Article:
Our Fragile Supply Lines

Citizens, you are asleep besides a very fragile food supply. It might be time to wake up…

On September 9, 2011, an earthquake of magnitude 6.9 hit Vancouver Island. Fortunately, it was deep and reasonably offshore. The northern part of the Island shook a little. Victoria barely felt it.

On the Island, river deltas, like Jordan and Rupert Rivers are deep, but do not enter very far inland. They are not covered with city developments. Now, please imagine a 5.9 quake hitting the western end of the Fraser River delta (a real possibility). What would happen to Richmond, Delta and Vancouver, to the dikes along the river and to the Tsawwasswen and Roberts Bank terminals? We would hardly feel it physically here, but we would feel it in our food supply. Most of our food and everyday home supplies and business input come from the outside. We, on the Island, would be cut off from the Mainland. Don’t count on Seattle to feed us.

Another, real possibility: You may have heard of “Peak Oil”, as a sign that oil reserves reached worldwide a maximum of technically extractable and financially affordable oil. The oil companies and oil-rich countries know what is happening, but play a cat-and-mouse game with us by keeping us in confusion. Systematically, they cheat with the size of their reserves, as a stock exchange game. There was no major discovery of “clean” oil for decades.

New finds are deep, offshore and expensive. New oil comes mostly from tar sands and shales. Very expensive and environmentally catastrophic, yet, officially lauded as the only way to the future and environmentally OK.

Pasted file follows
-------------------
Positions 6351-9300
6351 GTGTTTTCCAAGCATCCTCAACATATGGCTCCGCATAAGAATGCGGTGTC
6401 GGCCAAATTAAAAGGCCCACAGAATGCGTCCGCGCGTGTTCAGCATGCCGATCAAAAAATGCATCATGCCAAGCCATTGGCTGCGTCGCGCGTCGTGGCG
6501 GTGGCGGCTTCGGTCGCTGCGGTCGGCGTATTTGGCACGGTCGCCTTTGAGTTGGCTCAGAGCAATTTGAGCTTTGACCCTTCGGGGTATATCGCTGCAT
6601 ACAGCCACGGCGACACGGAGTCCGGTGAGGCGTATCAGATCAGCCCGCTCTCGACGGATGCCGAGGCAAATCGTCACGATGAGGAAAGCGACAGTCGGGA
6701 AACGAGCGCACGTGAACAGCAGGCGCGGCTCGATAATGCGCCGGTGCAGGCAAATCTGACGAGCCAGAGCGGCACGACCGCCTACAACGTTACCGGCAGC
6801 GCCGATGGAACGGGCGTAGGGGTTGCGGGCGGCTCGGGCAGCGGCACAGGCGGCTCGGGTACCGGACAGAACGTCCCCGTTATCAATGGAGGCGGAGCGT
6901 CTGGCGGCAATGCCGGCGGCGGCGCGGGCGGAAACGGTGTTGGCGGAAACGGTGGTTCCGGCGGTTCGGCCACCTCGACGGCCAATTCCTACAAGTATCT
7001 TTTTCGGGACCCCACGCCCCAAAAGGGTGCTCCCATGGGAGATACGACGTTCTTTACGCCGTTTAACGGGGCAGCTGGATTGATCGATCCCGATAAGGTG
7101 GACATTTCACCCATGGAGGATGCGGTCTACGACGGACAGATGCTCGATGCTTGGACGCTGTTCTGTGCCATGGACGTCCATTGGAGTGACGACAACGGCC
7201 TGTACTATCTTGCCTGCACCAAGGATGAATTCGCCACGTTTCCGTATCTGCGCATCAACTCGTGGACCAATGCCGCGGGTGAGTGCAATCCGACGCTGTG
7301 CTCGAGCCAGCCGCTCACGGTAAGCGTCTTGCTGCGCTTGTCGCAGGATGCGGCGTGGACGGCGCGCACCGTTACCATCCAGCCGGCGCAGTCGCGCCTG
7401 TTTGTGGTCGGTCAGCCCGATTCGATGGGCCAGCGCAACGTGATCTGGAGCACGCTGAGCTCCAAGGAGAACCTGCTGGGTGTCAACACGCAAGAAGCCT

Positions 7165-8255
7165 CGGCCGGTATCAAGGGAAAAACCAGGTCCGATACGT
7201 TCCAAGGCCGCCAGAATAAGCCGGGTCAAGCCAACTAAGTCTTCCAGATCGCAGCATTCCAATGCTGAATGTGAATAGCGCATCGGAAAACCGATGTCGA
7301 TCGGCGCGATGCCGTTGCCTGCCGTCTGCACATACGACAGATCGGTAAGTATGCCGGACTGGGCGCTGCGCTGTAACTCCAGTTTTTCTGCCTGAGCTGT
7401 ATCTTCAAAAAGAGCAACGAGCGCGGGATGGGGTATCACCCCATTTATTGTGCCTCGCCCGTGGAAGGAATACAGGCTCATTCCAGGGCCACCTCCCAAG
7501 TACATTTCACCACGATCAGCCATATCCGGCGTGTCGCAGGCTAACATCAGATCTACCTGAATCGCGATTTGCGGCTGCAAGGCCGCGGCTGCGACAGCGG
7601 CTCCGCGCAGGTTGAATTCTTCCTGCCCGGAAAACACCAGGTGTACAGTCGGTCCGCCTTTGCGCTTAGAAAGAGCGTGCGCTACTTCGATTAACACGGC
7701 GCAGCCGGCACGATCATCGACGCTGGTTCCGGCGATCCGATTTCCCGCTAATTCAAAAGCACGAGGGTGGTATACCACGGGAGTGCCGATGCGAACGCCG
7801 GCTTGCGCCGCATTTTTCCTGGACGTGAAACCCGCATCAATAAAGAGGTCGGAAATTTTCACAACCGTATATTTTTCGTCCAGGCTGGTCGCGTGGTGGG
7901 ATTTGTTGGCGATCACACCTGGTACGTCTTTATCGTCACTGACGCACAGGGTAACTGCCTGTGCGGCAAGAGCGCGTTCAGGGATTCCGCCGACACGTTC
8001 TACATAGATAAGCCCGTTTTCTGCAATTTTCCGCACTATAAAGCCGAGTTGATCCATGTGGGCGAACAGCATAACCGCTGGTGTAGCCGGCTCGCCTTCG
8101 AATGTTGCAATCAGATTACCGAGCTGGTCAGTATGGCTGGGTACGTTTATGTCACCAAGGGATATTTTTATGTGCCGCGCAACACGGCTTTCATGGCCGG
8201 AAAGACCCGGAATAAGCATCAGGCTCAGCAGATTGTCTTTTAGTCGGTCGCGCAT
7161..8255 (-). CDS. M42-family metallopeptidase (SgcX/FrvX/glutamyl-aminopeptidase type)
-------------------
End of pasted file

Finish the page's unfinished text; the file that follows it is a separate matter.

One day, more or less soon, these players will have to face reality and make us face it also. This will happen sooner than later, in the economic depression camouflaged under a discourse of “recession” and bloated signs of “recovery”. That will be for us the end of cheap produce coming from Argentina, Chile, New Zealand, Australia and even Mexico or California.

In both cases, earthquake or oil rarefaction, the question is : where will we get our food and other essential inputs at affordable prices?

The farmers markets in the region cater to the affluent, not to the average people. They say that producing, distributing and selling organic local food is the good job. We, the urbanites, accept that, go to Moss Street on Saturdays and feel good buying some local vegetables from small producers. The large food stores also stock local organic produce. At a price. And we buy most of our supplies from outside sources. Yet, neither they nor us is actually addressing the issue, and I repeat: When we are cut off from the Mainland, where will we get our food and other essential inputs at affordable prices?

I’ll stop here and open up to comments and proposals for action. The ball is in your camp, neighbours. Please
react and let’s work together on this issue.

Contact Yves Bajard, CCFA Board member yves@bajard.net telephone 250-598-4610

This entry was posted in Environment, Local Food Security. Bookmark the permalink.